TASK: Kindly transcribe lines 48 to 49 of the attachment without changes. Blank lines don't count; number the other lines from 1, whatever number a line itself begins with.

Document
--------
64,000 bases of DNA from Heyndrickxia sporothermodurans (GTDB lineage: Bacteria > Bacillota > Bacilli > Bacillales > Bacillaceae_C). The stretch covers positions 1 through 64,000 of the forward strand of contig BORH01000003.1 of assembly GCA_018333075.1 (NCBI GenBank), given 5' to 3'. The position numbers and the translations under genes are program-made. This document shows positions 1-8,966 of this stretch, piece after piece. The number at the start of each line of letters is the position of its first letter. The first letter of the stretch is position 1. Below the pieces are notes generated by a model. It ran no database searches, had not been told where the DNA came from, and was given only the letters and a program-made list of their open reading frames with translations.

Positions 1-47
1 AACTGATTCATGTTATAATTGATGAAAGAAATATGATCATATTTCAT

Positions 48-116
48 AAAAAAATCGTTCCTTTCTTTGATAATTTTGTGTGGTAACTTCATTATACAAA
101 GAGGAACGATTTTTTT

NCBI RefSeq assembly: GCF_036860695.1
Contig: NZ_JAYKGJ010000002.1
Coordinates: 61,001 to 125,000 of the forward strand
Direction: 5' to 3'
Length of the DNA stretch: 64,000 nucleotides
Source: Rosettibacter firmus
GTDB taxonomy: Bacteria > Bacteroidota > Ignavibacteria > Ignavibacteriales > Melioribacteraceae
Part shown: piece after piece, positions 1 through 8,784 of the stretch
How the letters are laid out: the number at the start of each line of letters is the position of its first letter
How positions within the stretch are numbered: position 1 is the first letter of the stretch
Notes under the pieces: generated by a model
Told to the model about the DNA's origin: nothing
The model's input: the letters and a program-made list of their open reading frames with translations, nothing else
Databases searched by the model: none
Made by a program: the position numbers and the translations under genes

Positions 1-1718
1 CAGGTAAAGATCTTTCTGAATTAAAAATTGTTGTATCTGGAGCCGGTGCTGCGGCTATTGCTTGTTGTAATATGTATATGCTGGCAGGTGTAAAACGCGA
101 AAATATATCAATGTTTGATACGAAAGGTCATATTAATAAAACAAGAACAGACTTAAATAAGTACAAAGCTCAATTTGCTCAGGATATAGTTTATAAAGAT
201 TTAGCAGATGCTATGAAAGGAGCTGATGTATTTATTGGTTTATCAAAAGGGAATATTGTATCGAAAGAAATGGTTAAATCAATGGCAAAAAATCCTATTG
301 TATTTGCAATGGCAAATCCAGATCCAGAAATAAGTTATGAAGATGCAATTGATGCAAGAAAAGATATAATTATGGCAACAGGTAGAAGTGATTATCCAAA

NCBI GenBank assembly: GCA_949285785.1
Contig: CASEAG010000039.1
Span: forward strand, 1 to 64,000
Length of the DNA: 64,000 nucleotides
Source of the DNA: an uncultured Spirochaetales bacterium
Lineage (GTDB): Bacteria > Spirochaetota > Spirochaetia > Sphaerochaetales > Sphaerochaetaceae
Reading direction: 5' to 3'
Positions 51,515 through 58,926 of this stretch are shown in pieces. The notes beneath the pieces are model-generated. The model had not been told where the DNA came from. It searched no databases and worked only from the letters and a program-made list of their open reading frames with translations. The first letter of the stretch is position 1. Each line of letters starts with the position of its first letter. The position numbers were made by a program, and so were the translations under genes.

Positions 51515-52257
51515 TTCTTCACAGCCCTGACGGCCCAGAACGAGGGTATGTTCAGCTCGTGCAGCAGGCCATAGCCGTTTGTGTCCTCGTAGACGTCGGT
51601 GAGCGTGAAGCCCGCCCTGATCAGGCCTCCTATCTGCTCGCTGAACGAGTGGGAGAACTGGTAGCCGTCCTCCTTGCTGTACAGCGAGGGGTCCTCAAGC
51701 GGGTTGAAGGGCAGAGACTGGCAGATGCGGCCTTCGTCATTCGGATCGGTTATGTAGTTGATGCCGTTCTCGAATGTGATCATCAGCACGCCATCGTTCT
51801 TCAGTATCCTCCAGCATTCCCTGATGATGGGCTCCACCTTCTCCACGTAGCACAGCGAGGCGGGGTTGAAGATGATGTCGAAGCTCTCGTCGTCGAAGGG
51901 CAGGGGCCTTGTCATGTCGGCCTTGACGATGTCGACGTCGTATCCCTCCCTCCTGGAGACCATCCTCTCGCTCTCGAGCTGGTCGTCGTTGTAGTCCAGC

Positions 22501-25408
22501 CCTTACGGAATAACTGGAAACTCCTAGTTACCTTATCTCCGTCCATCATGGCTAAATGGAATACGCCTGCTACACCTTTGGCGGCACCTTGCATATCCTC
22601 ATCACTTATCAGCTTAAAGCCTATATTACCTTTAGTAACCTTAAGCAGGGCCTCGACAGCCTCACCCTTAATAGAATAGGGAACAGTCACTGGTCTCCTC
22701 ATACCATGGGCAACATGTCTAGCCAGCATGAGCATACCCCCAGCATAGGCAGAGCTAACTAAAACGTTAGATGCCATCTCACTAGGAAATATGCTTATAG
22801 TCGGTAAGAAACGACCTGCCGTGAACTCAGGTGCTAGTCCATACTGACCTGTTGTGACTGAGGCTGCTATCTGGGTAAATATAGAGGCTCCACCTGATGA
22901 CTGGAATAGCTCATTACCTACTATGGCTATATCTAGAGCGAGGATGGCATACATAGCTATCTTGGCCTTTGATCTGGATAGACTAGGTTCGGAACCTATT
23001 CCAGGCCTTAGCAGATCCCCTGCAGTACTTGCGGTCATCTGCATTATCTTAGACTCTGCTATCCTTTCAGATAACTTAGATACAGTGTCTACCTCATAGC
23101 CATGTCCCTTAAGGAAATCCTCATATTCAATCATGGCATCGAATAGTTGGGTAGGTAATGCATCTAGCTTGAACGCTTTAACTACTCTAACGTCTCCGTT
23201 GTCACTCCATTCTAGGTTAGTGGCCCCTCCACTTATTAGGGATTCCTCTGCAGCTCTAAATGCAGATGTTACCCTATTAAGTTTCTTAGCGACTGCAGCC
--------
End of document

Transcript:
23101 CATGTCCCTTAAGGAAATCCTCATATTCAATCATGGCATCGAATAGTTGGGTAGGTAATGCATCTAGCTTGAACGCTTTAACTACTCTAACGTCTCCGTT
23201 GTCACTCCATTCTAGGTTAGTGGCCCCTCCACTTATTAGGGATTCCTCTGCAGCTCTAAATGCAGATGTTACCCTATTAAGTTTCTTAGCGACTGCAGCC